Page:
Every once in a while, Period! Magazine reports about menstruating environmentally friendly. The reason this time: the new EU-marking specifications for disposable sanitary products. Even if these products contain zero oil-based plastics. (…)
We’re pretty conservative when it comes to our sanitary products. Shops are full of sanitary towels and tampons. Although you have to actively look for alternatives, they are available. Here’s a list. (…)
Urinary tract infections (UTIs) are among the most common bacterial infections in women. They are so common that it’s thought about 50% of women have had a urinary tract infection. Here is what you need to know, including whether there’s a relationship between UTIs and your period. (…)
A Noiva is the name of a five metres high chandelier made by the Portuguese artist Joana Vasconcelos. Looking at it from a distance, you wouldn’t even notice it’s made of 25,000 tampons. (…)
How often do you need to change a sanitary pad? Good question. Probably it’s more often than you think. (…)
You’d throw away old mascara. But tampons and sanitary pads last forever, don’t they? Yes and no. (…)
Did you know that a pack of conventional pads contains the same amount of plastic as 4 plastic carrier bags? Thankfully, there’s a better choice for both your body and the environment. That’s why we give away 5 packages of plastic free sanitary pads. Mail & win! (…)
Guess what: you can buy washable sanitary pads, but you can also buy reusable tampons!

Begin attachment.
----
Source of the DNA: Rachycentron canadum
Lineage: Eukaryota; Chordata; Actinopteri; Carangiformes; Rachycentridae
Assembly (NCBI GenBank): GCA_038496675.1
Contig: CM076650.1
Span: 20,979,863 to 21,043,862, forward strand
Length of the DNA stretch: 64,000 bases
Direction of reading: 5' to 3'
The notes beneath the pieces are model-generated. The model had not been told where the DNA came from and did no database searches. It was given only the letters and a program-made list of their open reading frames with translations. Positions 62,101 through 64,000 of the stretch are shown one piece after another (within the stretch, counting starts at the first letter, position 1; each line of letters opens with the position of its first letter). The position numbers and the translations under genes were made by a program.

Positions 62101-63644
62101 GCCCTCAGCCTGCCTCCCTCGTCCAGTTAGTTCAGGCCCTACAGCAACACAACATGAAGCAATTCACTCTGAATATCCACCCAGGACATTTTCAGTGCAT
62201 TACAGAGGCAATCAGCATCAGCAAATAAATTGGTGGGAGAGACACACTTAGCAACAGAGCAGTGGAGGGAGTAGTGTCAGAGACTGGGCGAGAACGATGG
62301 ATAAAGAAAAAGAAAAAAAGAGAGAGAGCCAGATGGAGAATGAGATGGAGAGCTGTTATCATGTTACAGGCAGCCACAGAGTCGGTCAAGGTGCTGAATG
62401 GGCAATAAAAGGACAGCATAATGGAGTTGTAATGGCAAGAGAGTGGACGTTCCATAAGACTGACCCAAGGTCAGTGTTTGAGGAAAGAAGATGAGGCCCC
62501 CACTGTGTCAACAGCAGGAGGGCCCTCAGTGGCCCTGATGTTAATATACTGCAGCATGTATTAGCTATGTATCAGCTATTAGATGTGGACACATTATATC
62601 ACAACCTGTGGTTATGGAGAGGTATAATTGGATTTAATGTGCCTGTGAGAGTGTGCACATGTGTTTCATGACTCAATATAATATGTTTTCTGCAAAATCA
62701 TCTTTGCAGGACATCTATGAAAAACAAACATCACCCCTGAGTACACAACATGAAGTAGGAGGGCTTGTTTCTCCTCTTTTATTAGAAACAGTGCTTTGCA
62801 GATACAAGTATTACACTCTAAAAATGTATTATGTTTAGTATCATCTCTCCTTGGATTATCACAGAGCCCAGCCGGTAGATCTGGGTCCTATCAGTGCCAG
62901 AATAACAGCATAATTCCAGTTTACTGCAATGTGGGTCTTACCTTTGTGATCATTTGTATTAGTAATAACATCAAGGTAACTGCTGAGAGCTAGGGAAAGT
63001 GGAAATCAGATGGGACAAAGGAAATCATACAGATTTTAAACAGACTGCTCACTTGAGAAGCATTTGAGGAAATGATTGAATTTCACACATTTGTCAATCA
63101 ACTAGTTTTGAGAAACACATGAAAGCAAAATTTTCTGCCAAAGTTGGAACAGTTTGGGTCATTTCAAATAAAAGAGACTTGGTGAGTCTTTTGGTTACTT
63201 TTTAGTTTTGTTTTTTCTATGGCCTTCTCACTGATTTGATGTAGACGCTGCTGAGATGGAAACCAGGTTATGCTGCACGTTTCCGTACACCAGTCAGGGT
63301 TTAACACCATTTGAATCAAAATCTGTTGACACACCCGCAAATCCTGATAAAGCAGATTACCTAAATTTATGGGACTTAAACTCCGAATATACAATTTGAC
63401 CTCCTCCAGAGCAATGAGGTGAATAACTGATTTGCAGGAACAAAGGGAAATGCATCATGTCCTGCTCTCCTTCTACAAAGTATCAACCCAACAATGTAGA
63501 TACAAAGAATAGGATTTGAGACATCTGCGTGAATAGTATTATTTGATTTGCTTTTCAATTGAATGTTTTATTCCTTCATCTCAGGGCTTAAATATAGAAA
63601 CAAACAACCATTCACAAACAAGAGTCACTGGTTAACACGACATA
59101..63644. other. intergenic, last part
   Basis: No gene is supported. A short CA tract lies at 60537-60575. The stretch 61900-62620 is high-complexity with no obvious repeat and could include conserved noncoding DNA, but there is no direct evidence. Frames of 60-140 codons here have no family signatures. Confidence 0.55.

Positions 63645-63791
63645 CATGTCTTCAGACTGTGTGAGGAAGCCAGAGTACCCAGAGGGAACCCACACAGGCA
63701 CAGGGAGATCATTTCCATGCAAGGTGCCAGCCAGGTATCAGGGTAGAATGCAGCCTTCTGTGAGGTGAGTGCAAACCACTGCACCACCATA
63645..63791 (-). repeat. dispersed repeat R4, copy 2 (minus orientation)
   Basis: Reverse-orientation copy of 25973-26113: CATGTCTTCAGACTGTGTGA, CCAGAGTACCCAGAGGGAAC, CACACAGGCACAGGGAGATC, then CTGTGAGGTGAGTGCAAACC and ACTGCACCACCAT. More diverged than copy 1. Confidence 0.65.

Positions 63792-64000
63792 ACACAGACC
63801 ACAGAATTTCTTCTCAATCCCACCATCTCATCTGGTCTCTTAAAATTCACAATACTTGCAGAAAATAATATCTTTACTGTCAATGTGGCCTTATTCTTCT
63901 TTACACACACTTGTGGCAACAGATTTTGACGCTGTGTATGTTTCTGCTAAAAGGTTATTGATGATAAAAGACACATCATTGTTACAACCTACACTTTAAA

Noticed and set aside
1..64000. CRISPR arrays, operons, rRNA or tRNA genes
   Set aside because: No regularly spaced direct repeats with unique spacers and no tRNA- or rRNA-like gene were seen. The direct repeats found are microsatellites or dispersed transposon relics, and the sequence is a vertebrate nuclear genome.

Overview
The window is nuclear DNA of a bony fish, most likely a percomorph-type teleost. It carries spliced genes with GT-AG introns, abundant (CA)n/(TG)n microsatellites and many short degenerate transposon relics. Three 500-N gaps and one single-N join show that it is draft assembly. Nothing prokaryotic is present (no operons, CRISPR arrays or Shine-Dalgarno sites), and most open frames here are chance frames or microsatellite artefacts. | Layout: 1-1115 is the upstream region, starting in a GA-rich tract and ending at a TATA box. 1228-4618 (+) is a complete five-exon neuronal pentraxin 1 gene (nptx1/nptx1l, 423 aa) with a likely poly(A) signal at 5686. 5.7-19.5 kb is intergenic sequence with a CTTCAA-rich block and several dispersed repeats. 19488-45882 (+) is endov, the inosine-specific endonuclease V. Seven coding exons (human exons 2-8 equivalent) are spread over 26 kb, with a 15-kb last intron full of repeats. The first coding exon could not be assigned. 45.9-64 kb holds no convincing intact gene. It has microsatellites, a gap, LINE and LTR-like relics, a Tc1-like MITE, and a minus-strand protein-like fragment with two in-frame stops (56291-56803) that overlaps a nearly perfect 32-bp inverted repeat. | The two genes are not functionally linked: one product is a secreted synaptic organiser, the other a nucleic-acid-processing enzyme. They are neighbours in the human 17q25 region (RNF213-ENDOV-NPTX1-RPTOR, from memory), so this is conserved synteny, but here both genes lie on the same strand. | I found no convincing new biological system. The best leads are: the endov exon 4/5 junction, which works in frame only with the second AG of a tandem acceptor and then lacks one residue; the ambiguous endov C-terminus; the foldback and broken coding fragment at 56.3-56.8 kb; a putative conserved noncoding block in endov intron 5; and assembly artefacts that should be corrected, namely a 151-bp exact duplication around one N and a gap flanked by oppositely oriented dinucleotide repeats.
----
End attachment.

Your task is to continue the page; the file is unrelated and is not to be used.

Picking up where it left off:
Is it necessary to take tampons when visiting Nicaragua or are they also sold there? What’s the availability of feminine hygiene products in foreign countries like?
Belgian designer Walter Raes (based in London) once stated he could turn any sort of rubbish into a wearable piece of clothing. (…)
Most of the times we hide our tampons, somewhere in a coat pocket or concealed in a colourful little bag. But why?
Tampons are usually made of cotton, rayon or a mix of these two fibres. But maybe in the future they’ll be made of jellyfish.
Were 100 tampons enough for a one-week mission into space? Or would she need 200? This was what a male NASA engineer asked Sally Ride, the first American woman in space. (…)
Just like sanitary towels, tampons also have a link with the war industry. During World War 1, nurses used cotton wool to produce their own.
One of the advantages of running: you can do it whenever you want and at your own pace. Five tips for running on your period.